Category: Elder Law

Consider a family meeting about estate planning

Consider a Family Meeting about Estate Planning

Kiplinger’s recent article entitled “It’s Never Too Late for a Family Meeting – Here’s How to Do Them Well” emphasizes that no matter the amount of wealth that a family has, wealth education is crucial to overall financial education, preparing for the future and to becoming a good steward of an inheritance. Consider a family meeting about estate planning.

Family meetings are a great way of bringing members of a family together with a goal of facilitating communication and education. This allows for sharing family stories, communicating values, setting goals to help ensure transparency and helping members across generations understand their roles around stewardship and wealth.

Here are some ideas on how to have an effective family meeting about estate planning:

Prepare. The host of the meeting should spend time with each participating family member to help them understand the reason for the meeting and learn more about their expectations. There should be a desire and commitment from the participants to invest time and effort to make family meetings about estate planning a success.

Plan. Create a clear agenda that defines the purpose and goals of each family meeting about estate planning. Share this agenda with participants before the meeting. Select a neutral location that makes everyone comfortable and encourages participation.

Have time for learning. Include an educational component in the agenda, such as an introduction to investing, estate planning, budgeting and saving, or philanthropy.

Have a “parking lot.” Note any topics raised that might need to be addressed in a future estate planning meeting.

Use a facilitator. Perhaps have a trusted adviser facilitate the meeting. This can help with managing the agenda, offering a different perspective, calming emotions and making certain that everyone is heard and understood.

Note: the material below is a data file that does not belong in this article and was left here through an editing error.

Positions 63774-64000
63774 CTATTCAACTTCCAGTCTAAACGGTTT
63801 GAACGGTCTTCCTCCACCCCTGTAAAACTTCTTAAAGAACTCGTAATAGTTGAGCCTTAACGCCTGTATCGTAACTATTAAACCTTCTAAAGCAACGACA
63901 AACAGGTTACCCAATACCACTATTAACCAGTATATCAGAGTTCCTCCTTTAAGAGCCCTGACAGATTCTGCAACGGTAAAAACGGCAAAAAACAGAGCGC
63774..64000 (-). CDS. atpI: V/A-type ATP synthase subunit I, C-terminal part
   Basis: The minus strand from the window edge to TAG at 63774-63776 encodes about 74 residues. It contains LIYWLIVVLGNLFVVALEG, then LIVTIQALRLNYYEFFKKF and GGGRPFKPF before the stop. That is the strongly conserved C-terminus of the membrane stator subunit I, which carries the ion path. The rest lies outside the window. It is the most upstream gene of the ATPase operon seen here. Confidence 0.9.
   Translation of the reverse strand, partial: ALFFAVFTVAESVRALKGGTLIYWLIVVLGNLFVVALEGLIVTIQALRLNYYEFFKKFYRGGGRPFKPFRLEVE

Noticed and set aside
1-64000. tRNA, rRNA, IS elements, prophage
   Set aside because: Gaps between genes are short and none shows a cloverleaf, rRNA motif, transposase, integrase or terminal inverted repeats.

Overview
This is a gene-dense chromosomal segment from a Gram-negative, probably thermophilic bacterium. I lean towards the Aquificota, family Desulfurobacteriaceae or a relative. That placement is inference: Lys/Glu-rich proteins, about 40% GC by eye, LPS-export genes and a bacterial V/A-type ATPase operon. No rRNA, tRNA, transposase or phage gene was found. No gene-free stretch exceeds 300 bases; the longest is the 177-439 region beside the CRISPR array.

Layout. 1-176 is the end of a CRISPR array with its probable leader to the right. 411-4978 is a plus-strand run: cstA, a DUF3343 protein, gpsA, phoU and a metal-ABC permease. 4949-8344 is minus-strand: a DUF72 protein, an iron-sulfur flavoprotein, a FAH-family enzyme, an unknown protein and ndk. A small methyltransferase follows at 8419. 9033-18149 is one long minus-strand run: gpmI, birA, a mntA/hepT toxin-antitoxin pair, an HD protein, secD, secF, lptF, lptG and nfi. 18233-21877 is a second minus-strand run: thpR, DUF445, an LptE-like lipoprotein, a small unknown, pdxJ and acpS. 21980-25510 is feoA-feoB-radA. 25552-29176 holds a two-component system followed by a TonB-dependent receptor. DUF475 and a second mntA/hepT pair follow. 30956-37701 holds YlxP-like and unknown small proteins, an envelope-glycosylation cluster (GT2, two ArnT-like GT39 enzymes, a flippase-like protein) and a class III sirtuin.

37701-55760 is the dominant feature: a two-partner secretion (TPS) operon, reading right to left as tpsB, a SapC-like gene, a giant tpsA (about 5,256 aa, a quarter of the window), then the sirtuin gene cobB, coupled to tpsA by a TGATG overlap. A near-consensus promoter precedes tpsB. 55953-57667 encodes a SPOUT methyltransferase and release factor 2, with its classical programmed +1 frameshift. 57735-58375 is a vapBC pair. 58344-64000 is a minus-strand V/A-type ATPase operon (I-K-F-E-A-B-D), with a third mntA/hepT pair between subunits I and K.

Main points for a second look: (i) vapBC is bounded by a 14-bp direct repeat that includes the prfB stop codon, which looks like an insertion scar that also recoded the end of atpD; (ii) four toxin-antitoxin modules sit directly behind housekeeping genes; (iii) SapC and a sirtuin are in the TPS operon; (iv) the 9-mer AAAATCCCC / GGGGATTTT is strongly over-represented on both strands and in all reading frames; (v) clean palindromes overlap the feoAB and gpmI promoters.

Follow up. Include some to-do’s and schedule the next meeting to set expectations about continuing to bring the family together.

Consider a family meeting about estate planning that will allow all family members to feel they are included in decisions, and foster a better understanding of what their inheritance will look like.

If you would like to learn more about difficult family conversations, please visit our previous posts. 

Reference: Kiplinger (Sep. 1, 2021) “It’s Never Too Late for a Family Meeting – Here’s How to Do Them Well”

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understanding what a DNR does

Understanding what a DNR Order does

A do-not-resuscitate order, or DNR, is written document with instructions informing healthcare personnel not to perform cardiopulmonary resuscitation (CPR). However, The Petoskey News-Review’s recent article entitled “Do-not-resuscitate orders apply to use of CPR in critical situations” explains that many patients don’t have a complete understanding of what a DNR order does and its application to their medical care. The DNR is a legally binding order signed by a physician at a patient’s request that lets medical professionals know you don’t want to be resuscitated.

CPR is performed in only one situation — if a patient is unresponsive, doesn’t have a pulse and isn’t breathing. If that happens, medical personnel have two courses of action: (i) allow for a natural death; or (ii) try CPR. If you’re unresponsive, have no pulse and aren’t breathing, that is the only situation in which any medical provider should attempt CPR. Having a DNR doesn’t mean don’t treat. The fact that you have a DNR order means you should receive exactly the same treatment that another patient who doesn’t have a DNR receives, with all the same medications and procedures.

As such, patients should know the limitations that come with CPR.

If CPR is successful, it means just one thing – that someone has regained a pulse. That doesn’t have any implications about a patient’s cognitive or mental status after CPR is administered.

Research shows that the likelihood of CPR being successful (in regaining a pulse) is in the range of 15-20% of patients. Thus, out of 100 patients who experience cardiac arrest and have CPR, about 80 to 85 of the patients will still die.

Note that there’s a difference between a hospital DNR and an out-of-hospital DNR. An out-of-hospital DNR is for those who don’t want to be resuscitated, if they have problems at home or anywhere outside of a medical facility. Those forms follow the patient, whether they are at home or not.